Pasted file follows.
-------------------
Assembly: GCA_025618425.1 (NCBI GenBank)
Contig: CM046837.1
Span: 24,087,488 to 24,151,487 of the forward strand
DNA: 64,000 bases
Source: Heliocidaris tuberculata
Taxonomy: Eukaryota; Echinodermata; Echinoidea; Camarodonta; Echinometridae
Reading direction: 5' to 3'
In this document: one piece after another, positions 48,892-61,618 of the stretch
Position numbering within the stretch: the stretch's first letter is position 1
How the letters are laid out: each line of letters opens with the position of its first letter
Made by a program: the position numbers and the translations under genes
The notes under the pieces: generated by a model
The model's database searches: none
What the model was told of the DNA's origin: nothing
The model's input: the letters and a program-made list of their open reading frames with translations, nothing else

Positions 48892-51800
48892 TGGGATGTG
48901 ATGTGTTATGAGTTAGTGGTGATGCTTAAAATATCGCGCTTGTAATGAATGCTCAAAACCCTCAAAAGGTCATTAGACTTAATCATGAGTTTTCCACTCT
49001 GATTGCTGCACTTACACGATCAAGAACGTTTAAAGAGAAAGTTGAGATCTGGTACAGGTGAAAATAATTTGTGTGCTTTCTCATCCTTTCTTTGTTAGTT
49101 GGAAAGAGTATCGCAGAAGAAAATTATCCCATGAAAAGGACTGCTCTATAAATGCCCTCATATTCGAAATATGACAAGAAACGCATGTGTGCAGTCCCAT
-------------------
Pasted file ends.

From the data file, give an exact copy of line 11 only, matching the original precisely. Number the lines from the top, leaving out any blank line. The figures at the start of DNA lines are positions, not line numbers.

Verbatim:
Made by a program: the position numbers and the translations under genes